10. Ground hungry... I wouldn't list the Spectra as being a particularly ground hungry canopy. There are certainly other canopies out there that are steeper trimmed. Keep in mind that any canopy that is designed to land easily and be forgiving on the flare will have to have an excess of flare authority. It has to be trimmed a little steeper to have the ability to increase it's CL to give you that powerful flare. If you were to fly a flatter canopy, one with a flatter glide, less ground hungry, you would find that the flare is some what less forgiving. I actually prefer flatter canopies and the way you generally land them is with a little extra speed. Even just a bit of front riser, so in a since you trim it more nose down, ground hungry, to get an easy landing out of it. One thing that was noticeable about the specter, is the way it pitches front to back. It was noticeable on landing as you descended in to the stiller air near the ground. When you passed through a wind shear between two layers. Think end of the day as the ground cools off and the ground winds die but the wind is still blowing a couple hundred feet up. Well there is a wind sheer as you drop from one layer to the next. Some of your airspeed goes away. Interestingly the larger the canopy is for you the more noticeable this is. 5 knts is a larger percentage of your air speed and when that head wind dies you are 5 knts slower. The canopy wants to correct that. It wants to speed up. It feels like it takes off surging forward and down toward the ground. Flaring dosen't seem to help because the canopy is pitching forwards and can not make lift to support you till it pitches back above your head. The larger the canopy and the longer the lines the more dramatic this can be. You see it with student canopies. They induce it all the time. If you make a small turn with a break, the canopy pitches back and then when you let up on the toggle the canopy surges forward. Not a lot but enough to ruin your flare. Worse is the student that flares high and then decides to let up because miss judged it. When he tries to flare again the canopy is well in front of his body. These are more dramatic examples but the same thing happens when you come in to land. If the wind drops off you get a surge in the canopy. Some canopies do this more then others. Line length is one factor but I think the airfoil also plays a part in it. It really depends on the pitch stiffness of the canopy. I don't understand all of it. But it's noticeable in the specter. You might try a Triathlon. They are not as prone to this. Back when these canopies came out they were neck and neck and we had jumpers that went back and forth between the canopies. It was the same market. They loved the specter but had noticeable more trouble landing them under some conditions that they had no problem landing their Tri in. I would not categorize a specter as a bad canopy you just need to learn to land it. Under those conditions I like to carry a little extra speed, front risers, or a small turn but hook a bit high. The idea being to to have a bit more speed when you enter that still air. You could also barrow a saber 2 from some one and give it a try. They also have a forgiving flare. Or go up a size. But with the specter I think it may just be a mater of learning to reconise the wind conditions. Or just use it as an excuse to hook that bitch down wind on the last load of the day. That way the wind sheer acts in your favor. Or at least that's my excuse and I'm sticking to it. Lee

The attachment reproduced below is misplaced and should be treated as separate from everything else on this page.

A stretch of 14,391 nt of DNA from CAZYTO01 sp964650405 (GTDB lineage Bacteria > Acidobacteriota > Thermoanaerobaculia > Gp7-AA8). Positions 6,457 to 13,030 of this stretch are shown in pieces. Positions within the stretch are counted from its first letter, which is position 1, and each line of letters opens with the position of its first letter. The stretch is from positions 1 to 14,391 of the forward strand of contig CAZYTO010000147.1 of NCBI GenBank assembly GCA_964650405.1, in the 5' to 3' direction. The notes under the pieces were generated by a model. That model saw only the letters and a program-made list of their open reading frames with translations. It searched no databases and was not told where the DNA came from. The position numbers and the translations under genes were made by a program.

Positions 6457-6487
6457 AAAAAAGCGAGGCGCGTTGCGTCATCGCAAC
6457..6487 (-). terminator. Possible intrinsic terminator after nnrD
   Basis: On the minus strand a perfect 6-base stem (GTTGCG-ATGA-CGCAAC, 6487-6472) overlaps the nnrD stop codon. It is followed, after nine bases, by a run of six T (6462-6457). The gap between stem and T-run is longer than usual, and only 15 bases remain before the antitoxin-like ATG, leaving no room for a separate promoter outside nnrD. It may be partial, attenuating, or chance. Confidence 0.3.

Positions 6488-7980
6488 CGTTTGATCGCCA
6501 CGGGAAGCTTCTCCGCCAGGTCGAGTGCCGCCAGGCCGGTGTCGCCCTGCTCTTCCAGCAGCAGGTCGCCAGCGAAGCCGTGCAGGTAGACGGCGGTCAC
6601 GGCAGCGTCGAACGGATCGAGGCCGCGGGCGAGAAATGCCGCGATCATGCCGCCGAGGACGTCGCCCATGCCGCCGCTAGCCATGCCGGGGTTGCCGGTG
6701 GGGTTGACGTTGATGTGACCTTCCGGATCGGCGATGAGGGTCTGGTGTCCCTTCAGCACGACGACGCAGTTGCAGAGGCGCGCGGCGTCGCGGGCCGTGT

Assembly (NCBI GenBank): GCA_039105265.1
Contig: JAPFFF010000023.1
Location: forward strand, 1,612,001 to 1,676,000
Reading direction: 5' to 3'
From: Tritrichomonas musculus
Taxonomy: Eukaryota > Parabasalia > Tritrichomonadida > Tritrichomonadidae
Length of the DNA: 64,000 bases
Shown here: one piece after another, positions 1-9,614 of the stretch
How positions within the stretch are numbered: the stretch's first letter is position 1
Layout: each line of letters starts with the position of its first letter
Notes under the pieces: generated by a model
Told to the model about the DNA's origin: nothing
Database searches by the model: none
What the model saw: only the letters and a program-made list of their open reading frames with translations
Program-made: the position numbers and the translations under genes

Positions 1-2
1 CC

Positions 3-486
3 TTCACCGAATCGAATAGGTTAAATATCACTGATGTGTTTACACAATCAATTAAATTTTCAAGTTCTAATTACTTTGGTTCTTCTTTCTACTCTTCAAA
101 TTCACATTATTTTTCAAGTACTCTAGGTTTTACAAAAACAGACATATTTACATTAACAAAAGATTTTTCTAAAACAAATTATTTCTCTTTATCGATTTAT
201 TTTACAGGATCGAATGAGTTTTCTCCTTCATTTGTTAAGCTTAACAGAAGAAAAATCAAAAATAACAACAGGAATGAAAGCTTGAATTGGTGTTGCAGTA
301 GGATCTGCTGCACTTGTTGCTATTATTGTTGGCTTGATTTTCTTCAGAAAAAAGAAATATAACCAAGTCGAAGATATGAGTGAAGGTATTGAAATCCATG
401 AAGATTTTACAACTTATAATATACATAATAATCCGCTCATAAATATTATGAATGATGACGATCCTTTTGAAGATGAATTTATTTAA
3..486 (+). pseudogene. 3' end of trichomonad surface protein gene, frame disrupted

11. The difference in wing loading is not that great. Large canopies like that fly very well and will accommodate the weight easily. You'll probable find it to be just slightly more responsive. The differences when you down size are not directly related to wing loading. I know it's the number that we use but there are other factors like line length that also factor into how the canopy behaves. That's why 1.1 on a 150 is not the same as 1.1 on a 107. It's been an issue for small girls that get pushed into buying a smaller canopy because it's the "right" wing loading for her. If you could some how graph it, control response?, call it what you will it would look like a down wards turned hockey stick. That's a little misleading because I would not say that small canopies fly badly or control badly. I've had a lot of fun over the years flying small canopies but they can be a hand full for a young jumper. It's the difference in flying a highly loaded, heavy, air craft and a short coupled one. That refers to the size of the tail in respect to how far back it is. It makes it sporty, think Pits. So although you might fill the tanks and all the seats on a cessna and be over grouse, it's still a cessna. A Pits on the other hand, might be at the same wing loading but it is a very different airplane regardless of how heavy the cessna is. So that's part of why I don't think you'll have a problem down sizing. Not only is it a small change but you are well away from the bend in the hockey stick. Lee